Rusty's POKEY Music
|Rusty's POKEY Music|
Rusty's POKEY Music (usually referred to as RPM) is the official name of the sound driver that was used in Atari's arcade games. The program was developed by Atari programmer Rusty Dawe to create music and sound effects on the C012294 audio chip.
While the driver was created for Atari's arcade games, it later got a conversion to the NES by an unknown programmer, and the Sega Genesis by Lisa Ching.
To create music in RPM, the composers had to write in Music Macro Language. For example, the text C4Q would be a C note, octave 4, and a Quarter note. The composers would then have to wait about 10 minutes for the song to compile. When the song finally played, the composers would have to check for errors, and if there were any, they had to painstakingly go back and fix all of their errors. This is why the composers would usually first write the music on sheet music paper, to ensure accuracy. To create sound effects, Brad Fuller said they used a separate tool.
RPM was also the first sound driver to have 'interactive audio', where the music would change depending on the scenario of the game.
Brad Fuller talks about all the technical aspects of RPM here.
It is unknown what the first Atari arcade game to use RPM is at this time.
When the YM2151 was released, Pat McCarthy, Peter Lipson, and Dennis Harper all came together to work on RPM2. This upgrade would allow Atari's arcade games to take advantage of FM synthesis. It also used speech synthesis, which was usually programmed by Earl Vickers. The first game to use RPM2 was Marble Madness (ARC), also the first arcade game to use FM synthesis.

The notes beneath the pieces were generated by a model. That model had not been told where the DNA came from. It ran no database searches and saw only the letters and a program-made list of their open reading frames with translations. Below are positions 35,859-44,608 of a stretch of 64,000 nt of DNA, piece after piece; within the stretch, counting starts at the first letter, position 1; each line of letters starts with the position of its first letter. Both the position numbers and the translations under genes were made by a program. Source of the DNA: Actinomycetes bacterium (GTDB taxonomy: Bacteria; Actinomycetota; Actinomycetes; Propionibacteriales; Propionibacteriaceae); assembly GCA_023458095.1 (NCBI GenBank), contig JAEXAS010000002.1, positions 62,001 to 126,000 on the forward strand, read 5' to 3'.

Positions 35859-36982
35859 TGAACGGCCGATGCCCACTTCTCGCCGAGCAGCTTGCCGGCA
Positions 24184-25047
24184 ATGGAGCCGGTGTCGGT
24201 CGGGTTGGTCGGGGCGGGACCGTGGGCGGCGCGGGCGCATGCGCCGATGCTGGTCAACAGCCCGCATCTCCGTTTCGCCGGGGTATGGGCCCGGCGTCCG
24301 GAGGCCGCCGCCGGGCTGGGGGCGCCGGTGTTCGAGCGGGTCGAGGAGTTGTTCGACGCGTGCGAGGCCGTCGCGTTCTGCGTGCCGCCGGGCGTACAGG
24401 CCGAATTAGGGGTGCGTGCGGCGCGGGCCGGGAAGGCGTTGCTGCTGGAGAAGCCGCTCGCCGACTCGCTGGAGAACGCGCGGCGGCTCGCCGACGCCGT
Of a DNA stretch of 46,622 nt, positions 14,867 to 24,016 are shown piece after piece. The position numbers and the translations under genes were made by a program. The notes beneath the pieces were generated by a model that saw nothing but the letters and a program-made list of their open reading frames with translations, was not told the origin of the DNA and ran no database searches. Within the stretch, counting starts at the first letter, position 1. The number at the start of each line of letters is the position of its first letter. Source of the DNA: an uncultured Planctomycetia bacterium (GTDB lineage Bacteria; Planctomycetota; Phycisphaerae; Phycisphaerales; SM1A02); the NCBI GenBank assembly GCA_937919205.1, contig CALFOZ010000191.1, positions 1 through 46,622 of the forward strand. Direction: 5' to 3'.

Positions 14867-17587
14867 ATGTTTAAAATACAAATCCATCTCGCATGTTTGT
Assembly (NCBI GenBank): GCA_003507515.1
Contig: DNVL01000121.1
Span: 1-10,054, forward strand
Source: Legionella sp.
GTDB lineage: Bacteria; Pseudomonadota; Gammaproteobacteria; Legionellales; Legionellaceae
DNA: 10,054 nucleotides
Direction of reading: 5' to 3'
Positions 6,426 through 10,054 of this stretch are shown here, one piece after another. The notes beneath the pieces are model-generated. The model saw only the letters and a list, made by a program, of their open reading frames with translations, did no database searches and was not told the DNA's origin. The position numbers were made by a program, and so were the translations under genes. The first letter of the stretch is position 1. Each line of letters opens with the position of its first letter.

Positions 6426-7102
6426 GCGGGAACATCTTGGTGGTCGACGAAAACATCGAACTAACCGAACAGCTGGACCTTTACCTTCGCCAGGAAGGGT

When Tengen started developing NES games, they converted RPM to the NES. It wasn't too difficult since both the sound driver and the NES shared 6502 assembly language. However, it is unknown who did the conversion, but it is thought to have been Lisa Ching.
RPM was also converted to the Sega Genesis by Lisa Ching, and the sound driver was titled LSD (Lisa's Sound Driver). Like the arcades, it used FM synthesis, but it had to be converted to the Sega Genesis's assembly language, 68000 or Z80.
RPM originally output to the POKEY chip, as well as the 4 AY chips used in Atari's early arcade games. In RPM2, it would also output music to the YM2151.
Most of Atari's arcade games used the sound driver.
Brad Fuller has stated in an interview that he had the source code. Unfortunately, Brad Fuller passed away and the code has since not been released.